Getting around the city can be a bit challenging at first, but you will quickly find that the city has an excellent public transportation system and Georgetown also offers the Georgetown University Transportation Shuttle or GUTS bus.
It is almost impossible to drive a car to Georgetown University each day, because parking in the university lots is VERY expensive, and parking in the streets around the campus has a two-hour limit. Some people do this though! They drive to campus, park in the streets right around campus, and move their cars every two hours. It’s doable, but you might get parking tickets if you pass the two-hour limit. (Note: on the weekends there is no limit). I would recommend not doing this.
The FREE Georgetown University Transportation Shuttle (GUTS)
There are 5 different GUTS routes; the two most popular routes go between campus and the Dupont Circle metro (red line) and the Rosslyn metro (orange and blue line). These two routes run multiple times per hour on weekdays and also have service on weekends. Other routes are the Arlington loop (which may be helpful for students living near Courthouse and Clarendon metro stops), the Law Center shuttle (within walking distance of the Union Station and Chinatown metro stops), and the Wisconsin Ave. loop (which some students living in Glover Park use). They don’t run as frequently, but if your schedule allows it doesn’t hurt to save a little on transportation.
Georgetown does not have a metro stop. If you live near the metro or bus to the metro to get to campus, get off the train at either Rosslyn (orange/blue) or Dupont (red) and take the free GUTS bus to campus.
Metro fares vary based on distance traveled and time of day (with higher fares during morning and evening rush hours). Recently Metro has started to charge more for paper fare cards, so one easy way to save a little bit of money on transportation costs is to buy a Smartrip card (http://www.wmata.com/fares/smartrip/). The card costs $5, and can be purchased online, at metro sales offices, commuter stores (one of which is in Rosslyn), or at some CVS stores. It works like a pre-paid debit card; you can add money at any metro station (cash or credit) or on any bus (cash only). Once you have purchased the card, you can register it online, and that way you can recover any unused money if you lose your card.
There are a few buses that run to campus: the G2 runs between the front gates and the Shaw neighborhood, and the D1 (Glover Park-Federal Triangle), D2 (Glover Park-Dupont Circle), and D6 (Sibley Hospital-Stadium Armory) all stop at the north side of campus by the medical center.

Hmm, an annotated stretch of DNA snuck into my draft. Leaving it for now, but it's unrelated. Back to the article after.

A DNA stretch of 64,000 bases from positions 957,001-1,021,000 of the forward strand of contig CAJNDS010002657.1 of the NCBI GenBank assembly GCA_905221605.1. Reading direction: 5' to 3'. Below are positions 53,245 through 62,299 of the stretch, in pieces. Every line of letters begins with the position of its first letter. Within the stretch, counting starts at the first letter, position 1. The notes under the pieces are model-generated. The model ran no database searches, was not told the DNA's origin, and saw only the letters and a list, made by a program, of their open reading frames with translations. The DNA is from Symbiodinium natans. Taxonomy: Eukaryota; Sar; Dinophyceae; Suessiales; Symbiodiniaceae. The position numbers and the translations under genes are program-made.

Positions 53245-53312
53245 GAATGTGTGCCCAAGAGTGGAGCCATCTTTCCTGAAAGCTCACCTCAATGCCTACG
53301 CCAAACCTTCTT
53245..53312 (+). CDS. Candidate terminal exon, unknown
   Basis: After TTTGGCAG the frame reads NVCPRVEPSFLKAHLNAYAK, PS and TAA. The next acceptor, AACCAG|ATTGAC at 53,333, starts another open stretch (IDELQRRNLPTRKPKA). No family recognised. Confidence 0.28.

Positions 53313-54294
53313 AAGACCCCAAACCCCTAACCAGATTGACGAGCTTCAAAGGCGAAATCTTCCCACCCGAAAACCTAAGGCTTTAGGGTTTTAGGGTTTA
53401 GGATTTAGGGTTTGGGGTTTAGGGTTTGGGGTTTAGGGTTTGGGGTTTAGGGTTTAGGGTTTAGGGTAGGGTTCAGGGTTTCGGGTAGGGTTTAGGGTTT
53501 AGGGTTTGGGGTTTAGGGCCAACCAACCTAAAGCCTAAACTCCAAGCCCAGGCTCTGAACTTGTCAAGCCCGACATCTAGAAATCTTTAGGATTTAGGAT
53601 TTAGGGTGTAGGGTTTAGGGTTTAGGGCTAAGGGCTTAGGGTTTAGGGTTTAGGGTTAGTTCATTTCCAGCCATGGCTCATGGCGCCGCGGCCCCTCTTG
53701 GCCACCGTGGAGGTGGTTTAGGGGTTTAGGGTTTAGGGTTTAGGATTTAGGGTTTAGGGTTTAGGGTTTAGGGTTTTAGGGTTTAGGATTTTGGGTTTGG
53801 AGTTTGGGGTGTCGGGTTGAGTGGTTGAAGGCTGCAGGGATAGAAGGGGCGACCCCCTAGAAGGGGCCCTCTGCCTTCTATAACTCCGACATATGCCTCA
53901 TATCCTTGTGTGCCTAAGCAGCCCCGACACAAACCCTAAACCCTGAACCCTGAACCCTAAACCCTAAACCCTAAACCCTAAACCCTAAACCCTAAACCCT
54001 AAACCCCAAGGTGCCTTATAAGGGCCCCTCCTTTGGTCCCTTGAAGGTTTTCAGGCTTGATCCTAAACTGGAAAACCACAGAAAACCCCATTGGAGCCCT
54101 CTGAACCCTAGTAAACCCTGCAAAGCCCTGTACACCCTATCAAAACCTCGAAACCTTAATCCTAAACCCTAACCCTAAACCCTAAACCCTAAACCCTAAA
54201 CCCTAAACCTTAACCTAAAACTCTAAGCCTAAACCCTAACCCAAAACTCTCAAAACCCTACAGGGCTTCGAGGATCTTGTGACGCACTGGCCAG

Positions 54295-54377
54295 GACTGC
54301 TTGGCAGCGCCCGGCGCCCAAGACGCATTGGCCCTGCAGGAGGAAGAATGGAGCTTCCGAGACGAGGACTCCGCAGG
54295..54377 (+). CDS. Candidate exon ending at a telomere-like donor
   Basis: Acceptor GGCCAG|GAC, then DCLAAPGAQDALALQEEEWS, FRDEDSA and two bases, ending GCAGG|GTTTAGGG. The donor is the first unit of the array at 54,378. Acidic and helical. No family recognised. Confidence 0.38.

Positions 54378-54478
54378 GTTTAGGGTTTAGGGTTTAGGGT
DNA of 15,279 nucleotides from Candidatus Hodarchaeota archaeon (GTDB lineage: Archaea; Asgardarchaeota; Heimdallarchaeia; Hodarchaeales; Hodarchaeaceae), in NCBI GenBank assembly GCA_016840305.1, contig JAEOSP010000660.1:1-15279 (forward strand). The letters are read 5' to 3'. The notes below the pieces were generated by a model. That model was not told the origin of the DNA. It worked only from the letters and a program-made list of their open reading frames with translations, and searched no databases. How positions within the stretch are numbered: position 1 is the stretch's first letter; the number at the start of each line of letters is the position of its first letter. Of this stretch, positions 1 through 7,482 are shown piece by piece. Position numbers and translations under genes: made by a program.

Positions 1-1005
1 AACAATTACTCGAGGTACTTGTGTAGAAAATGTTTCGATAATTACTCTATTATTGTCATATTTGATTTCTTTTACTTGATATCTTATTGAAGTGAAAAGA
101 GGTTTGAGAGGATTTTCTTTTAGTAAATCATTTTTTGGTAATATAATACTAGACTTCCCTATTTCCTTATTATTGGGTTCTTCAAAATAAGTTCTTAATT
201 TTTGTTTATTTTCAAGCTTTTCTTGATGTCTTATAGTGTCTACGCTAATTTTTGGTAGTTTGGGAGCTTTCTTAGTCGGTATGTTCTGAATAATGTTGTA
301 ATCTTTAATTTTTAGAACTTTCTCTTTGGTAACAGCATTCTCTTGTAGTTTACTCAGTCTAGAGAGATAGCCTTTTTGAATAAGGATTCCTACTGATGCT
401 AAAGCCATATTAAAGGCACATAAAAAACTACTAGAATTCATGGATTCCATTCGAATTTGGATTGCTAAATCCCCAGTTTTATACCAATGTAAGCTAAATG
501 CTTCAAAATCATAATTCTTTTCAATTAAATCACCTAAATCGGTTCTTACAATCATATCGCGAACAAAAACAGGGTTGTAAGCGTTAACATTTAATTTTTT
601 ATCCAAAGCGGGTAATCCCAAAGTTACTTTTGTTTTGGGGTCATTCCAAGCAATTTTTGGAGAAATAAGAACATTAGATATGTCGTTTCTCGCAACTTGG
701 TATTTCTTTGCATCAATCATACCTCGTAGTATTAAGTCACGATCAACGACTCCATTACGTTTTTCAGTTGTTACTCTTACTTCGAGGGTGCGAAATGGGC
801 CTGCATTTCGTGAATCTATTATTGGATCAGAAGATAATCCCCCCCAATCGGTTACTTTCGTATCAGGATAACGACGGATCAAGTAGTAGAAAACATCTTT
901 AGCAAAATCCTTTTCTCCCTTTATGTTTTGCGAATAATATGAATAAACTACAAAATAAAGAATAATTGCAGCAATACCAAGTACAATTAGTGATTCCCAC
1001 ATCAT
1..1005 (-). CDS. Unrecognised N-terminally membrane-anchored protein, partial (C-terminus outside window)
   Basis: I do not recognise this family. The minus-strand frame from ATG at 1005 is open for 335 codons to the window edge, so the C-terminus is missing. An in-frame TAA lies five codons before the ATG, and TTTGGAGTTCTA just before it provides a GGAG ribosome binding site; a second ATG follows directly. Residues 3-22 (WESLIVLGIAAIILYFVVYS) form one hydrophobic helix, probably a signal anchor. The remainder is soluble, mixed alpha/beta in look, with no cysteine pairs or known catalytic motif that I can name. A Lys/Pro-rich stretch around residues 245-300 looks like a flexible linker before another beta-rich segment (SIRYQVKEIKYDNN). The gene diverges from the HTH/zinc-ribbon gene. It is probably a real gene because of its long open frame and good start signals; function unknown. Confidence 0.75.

If you are thinking about living in Northern Virginia or Maryland and are unsure if there is a bus line nearby that connects the neighborhood to the metro (or are in DC and are wondering what bus lines are near your house), WMATA has an online tool that lets you find service near any address: http://www.wmata.com/rider_tools/servicenearby/index.cfm.
Like the Metro fare, the Metrobus fare is different for riders who have Smartrip cards and riders who pay cash. Additionally, the Metrobus has FREE transfers from bus to bus for two hours, but ONLY for riders who use Smartrip cards, as well as a discount for those who transfer between rail and bus. Again, buying the Smartrip can save you money (maybe just 25 cents per ride, but that adds up! – so check it out: http://www.wmata.com/fares/smartrip/)
Favorite places in D.C.
D.C. offers a wide arrary of cultural and social activities that you should take advantage of. The Smithsonian Museums are free to enter and oftentimes have interesting exhibits and expositions. For locations and a list of exhibitions, please see the Smithsonian website, http://www.si.edu/.
You should also check out the monuments and the botanical gardens located near the capitol building. The United States Botanical Gardens website is: http://www.usbg.gov/. Go spend an afternoon there and take a picnic.
Since you’ll be spending a lot of time in and around Georgetown, you should familiarize yourselves with what the area has to offer. Take a walk down to the waterfront or stop in at the Dumbarton House and Gardens. Walk up to the National Cathedral, located on Wisconsin Avenue near Massachusetts Avenue.
Below you will find a list of students’ favorite places in the city. Try some of them out and see what you think!
1. Baked and Wired – café & cupcakery, delicious treats near the waterfront
2. Bread & Brew – Good eats in Dupont Circle, go here for lunch
3. Thomas sweets – a Georgetown institution, go here for ice-cream
4. National Museum of the American Indian
5. Jaleo – tapas bar and student favorite located near Metro Center
6. Café Citron – mojitos, music and more in Dupont Circle
7. Kramerbooks – eat brunch here on the weekend
8. National Portrait Gallery
9. Sahara Dance Studio
10. Eighteenth Street Lounge – Tuesday is Tango night
11. Laptop-friendly coffee shops: Caribou on 14th and Rhode Island; Soho on 22nd and P
12. Hirschorn Museum & Sculpture Garden
13. 9:30 Club – great for live music
14. Woodley Park Yoga
15. Open City Diner – get oatmeal if you go for breakfast
16. Tryst – coffeehouse
17. Cakelove on U St
18. Busboys and Poets
19. Nooshi restaurant
20. Tropicana eatery – Jamaican food
21. Sala Thai restaurant
22. Malcom X Park & Recreation Center
23. Library of Congress
24. The Tudor House – Historic house and gardens
25. Politics and Prose – Friday night is open mic
26. Big Bear Café
27. Ben’s Chili Bowl
28. American University Library
29. Capital Crescent Trail – great for running and biking
30. Pentagon City Mall
31. E St Cinema – good mix of independent and foreign films
32. Teaism – for brunch and tea
33. The Grill from Ipanema – discounted caipirinhas during happy hour
35. Oyamel – great Mexican food
Hopefully, that’s enough to get you started. For more suggestions, ask anyone in the Department.
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